An exception was made in the document for the use of English and the official languages of the European Union by the print media, as well as for the languages of the so-called indigenous peoples of Ukraine (Crimean Tatars, Karaites and Krymchaks).
In these languages, print media can be published without the obligatory parallel circulation in Ukrainian.
However, this exception does not apply to Russian-language media, since, according to the Ukrainian authorities, Russian does not belong to the language of the indigenous peoples of Ukraine.
So far, only national and regional media must comply with the new requirements, but already in July 2024, print media of local distribution will also have to comply with them.
According to Taras Kremin, Commissioner for the Protection of the State Language in Ukraine, the print media “had plenty of time” to prepare for the new realities.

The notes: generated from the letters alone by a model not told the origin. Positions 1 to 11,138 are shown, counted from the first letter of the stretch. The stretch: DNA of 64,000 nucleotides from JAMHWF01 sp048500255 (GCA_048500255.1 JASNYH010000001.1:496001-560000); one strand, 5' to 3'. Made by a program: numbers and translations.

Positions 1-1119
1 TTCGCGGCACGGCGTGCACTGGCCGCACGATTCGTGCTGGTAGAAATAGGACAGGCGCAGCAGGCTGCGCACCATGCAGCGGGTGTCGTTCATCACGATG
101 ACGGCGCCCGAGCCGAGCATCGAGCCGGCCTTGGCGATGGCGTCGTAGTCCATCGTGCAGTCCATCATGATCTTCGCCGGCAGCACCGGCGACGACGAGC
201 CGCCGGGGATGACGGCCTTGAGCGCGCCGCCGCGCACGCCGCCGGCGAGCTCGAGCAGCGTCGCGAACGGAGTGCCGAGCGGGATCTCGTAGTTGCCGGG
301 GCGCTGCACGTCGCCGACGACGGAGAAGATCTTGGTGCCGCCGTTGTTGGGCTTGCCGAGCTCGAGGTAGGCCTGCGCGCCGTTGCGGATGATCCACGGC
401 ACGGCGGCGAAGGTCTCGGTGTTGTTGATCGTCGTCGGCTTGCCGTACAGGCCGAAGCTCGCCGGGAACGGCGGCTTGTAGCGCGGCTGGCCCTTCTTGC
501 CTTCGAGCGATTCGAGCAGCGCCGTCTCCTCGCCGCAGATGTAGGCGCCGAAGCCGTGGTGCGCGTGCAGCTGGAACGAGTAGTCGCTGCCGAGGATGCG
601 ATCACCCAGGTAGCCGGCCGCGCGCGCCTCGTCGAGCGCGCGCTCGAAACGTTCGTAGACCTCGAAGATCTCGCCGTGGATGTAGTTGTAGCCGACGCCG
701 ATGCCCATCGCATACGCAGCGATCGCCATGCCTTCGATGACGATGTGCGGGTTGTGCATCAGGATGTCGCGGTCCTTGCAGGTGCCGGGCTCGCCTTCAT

On January 13, on the air of Ukrainian Radio, he said that the measure being introduced is “an important informational, political, constitutional step to establish the Ukrainian language as the state language.”
From July 16, 2022, punitive measures will begin to apply to violators of the new provision of the law.
There are fines of up to 8.5 thousand hryvnia (23 thousand rubles).
Commissioner for the Protection of the State Language in Ukraine Taras Kremin
An RT source in the Ministry of Culture of Ukraine called the introduced measure necessary for "accustoming the population to the Ukrainian language."
“If we want to separate from Russia in every possible way, we must start with the language,” he said.